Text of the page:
There’s something special about that first striper after Labor Day. Growing up at the Jersey Shore in the ‘70s and ‘80s there wasn’t really much of a striper fishery to speak of. Sure, there were plenty of folks fishing for them, but the spawning stock biomass was pretty anemic (under 20 million pounds) so surf success required a great deal of work, which seriously restricted participation. Personally I was too busy with high school sports (fall football and spring baseball) to really take advantage of the seasonal runs.
It was after I finished college and moved back home to LBI that those seven, magical stripes started to haunt me. By the mid ‘90s the spawning stock biomass had grown seven-fold, and where I had spent my teen years choosing between surf rod or surfboard, by my twenties that old G&S started collecting dust while my collection of rigs, rods and reels expanded. With the highest recruitment of young fish in history around ‘94, the heyday of our Atlantic Coastal striped bass fishery arrived with a bang in the 2000s with a spawning biomass topping out at nearly 180 million pounds of fish, ushering in a whole new generation of striped bass fishermen.
You know the rest by now; we’ve fallen below the threshold for overfished/overfishing consideration and sit somewhere around the half-way point between feast (2000s) and famine (1980s). This is the reason for the ongoing striped bass hearings, the last two for our tristate region taking place at 6 p.m. on Thursday, September 12 in New Paltz, NY, and also at the Bay Avenue Community Center in Manahawkin.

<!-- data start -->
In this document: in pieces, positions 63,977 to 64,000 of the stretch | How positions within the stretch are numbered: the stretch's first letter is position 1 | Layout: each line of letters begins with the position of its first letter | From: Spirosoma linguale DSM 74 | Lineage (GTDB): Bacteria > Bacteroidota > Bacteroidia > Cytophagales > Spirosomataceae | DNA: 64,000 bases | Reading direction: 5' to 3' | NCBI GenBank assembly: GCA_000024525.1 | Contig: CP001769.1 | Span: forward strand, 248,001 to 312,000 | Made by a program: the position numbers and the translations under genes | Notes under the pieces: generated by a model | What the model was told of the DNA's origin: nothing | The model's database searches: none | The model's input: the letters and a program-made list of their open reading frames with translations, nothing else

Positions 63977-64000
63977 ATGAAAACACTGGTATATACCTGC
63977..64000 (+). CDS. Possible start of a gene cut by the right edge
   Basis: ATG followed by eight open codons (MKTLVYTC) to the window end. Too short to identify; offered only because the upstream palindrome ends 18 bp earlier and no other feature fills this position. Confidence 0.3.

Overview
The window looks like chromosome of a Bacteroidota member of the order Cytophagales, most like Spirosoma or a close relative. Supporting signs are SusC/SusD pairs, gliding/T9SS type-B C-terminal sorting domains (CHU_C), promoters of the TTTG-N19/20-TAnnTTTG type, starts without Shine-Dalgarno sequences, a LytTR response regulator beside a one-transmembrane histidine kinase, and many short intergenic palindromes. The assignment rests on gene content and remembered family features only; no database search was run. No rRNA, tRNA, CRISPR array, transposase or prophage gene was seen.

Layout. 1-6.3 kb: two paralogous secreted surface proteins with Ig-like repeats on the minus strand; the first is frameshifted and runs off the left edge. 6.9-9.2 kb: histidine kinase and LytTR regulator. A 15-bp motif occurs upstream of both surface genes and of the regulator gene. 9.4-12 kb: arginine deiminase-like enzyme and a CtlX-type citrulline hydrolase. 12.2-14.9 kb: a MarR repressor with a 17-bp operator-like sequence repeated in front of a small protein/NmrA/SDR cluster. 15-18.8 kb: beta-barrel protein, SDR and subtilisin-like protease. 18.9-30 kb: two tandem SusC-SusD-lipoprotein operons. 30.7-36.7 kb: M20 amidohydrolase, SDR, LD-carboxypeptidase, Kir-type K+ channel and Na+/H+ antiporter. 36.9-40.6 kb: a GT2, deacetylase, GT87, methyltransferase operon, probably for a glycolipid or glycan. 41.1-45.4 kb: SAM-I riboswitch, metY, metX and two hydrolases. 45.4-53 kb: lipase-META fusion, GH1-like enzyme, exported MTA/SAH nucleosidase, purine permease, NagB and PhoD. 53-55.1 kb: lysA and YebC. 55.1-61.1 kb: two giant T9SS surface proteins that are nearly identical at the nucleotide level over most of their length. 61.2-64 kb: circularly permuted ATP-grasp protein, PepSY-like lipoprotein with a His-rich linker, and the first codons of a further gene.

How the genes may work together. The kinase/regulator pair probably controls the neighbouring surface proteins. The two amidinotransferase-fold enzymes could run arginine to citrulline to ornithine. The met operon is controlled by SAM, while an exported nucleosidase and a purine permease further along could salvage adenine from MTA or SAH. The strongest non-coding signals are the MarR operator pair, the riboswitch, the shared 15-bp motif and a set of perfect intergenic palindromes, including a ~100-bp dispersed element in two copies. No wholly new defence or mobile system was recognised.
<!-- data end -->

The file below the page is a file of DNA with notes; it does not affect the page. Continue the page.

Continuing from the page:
When I first moved to New York 13 years ago to work at our Long Island office, the striper stock was on pretty solid ground. Of course, a necessary and immediate task for any angler in a new town is finding home turf to fish. While Montauk may be Mecca to some, it was 2-1/2 hours from the apartment where I was living, so I ended up finding a fine stretch of beach just over the Queens/Long Island border. Don’t ever let a New Yorker give you grief about the price of a summer beach badge in New Jersey; while many of their beaches might be free, they’re also uniquely protected by restrictive parking rules and chain-locked gates overnight.
I remember one of my first post-Labor Day trips to Atlantic Beach, NY finding no way to access the beach pre-dawn. Mistakenly thinking I was still a younger man, I took to stuffing my plug bag underneath and clambering up and over the locked chain link fence. After getting my waders caught on top one morning and dangling for a good minute, clumsily trying to free myself, I began looking for other options for predawn trespass. Luckily another caster showed me a secret break in the fence behind a dilapidated old home. But there was this spot along the Deb’s Inlet jetty, where if I was first there at dawn and hit the rocks just right with a blue, Little Neck Popper, I’d invariably hook-up – 7 out of every 10 trips – on the very first cast. A couple of times I actually left the beach after just five minutes, a fresh 30-incher in tow, hoping to get home before the family had awoken.
But this month’s first surf striper may be even more special. For my wife and me, October marks our first full year in our new home in northern Ocean County, and I’m hoping it doesn’t take long to plug up a September striper along the newly replenished beaches of Bay Head. And with regulatory changes ahead for 2020, it could be my last chance of taking a fresh, 30-incher home for dinner. At least, for a while, as we strive to go from boom to bust and back again.